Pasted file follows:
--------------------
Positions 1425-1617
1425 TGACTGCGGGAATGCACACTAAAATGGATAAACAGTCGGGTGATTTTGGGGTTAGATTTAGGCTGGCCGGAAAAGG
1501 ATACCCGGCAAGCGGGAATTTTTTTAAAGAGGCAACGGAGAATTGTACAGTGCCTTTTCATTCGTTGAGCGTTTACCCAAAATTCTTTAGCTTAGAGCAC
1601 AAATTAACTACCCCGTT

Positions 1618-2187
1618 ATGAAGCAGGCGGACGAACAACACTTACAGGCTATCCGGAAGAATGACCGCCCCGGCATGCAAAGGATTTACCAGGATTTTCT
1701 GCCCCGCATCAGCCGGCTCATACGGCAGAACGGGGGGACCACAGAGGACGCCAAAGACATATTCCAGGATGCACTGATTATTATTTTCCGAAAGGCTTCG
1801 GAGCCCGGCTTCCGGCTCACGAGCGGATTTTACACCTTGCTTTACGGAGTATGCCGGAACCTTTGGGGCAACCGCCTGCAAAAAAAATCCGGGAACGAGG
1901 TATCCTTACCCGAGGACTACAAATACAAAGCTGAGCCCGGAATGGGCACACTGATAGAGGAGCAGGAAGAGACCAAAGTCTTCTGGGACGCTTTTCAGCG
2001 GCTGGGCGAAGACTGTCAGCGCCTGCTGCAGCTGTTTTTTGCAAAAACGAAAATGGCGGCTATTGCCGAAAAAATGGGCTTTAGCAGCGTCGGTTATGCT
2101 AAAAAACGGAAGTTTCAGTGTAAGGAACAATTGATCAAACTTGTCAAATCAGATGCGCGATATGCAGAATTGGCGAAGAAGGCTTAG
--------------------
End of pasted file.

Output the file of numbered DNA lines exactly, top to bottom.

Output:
Positions 1425-1617
1425 TGACTGCGGGAATGCACACTAAAATGGATAAACAGTCGGGTGATTTTGGGGTTAGATTTAGGCTGGCCGGAAAAGG
1501 ATACCCGGCAAGCGGGAATTTTTTTAAAGAGGCAACGGAGAATTGTACAGTGCCTTTTCATTCGTTGAGCGTTTACCCAAAATTCTTTAGCTTAGAGCAC
1601 AAATTAACTACCCCGTT

Positions 1618-2187
1618 ATGAAGCAGGCGGACGAACAACACTTACAGGCTATCCGGAAGAATGACCGCCCCGGCATGCAAAGGATTTACCAGGATTTTCT
1701 GCCCCGCATCAGCCGGCTCATACGGCAGAACGGGGGGACCACAGAGGACGCCAAAGACATATTCCAGGATGCACTGATTATTATTTTCCGAAAGGCTTCG
1801 GAGCCCGGCTTCCGGCTCACGAGCGGATTTTACACCTTGCTTTACGGAGTATGCCGGAACCTTTGGGGCAACCGCCTGCAAAAAAAATCCGGGAACGAGG
1901 TATCCTTACCCGAGGACTACAAATACAAAGCTGAGCCCGGAATGGGCACACTGATAGAGGAGCAGGAAGAGACCAAAGTCTTCTGGGACGCTTTTCAGCG
2001 GCTGGGCGAAGACTGTCAGCGCCTGCTGCAGCTGTTTTTTGCAAAAACGAAAATGGCGGCTATTGCCGAAAAAATGGGCTTTAGCAGCGTCGGTTATGCT
2101 AAAAAACGGAAGTTTCAGTGTAAGGAACAATTGATCAAACTTGTCAAATCAGATGCGCGATATGCAGAATTGGCGAAGAAGGCTTAG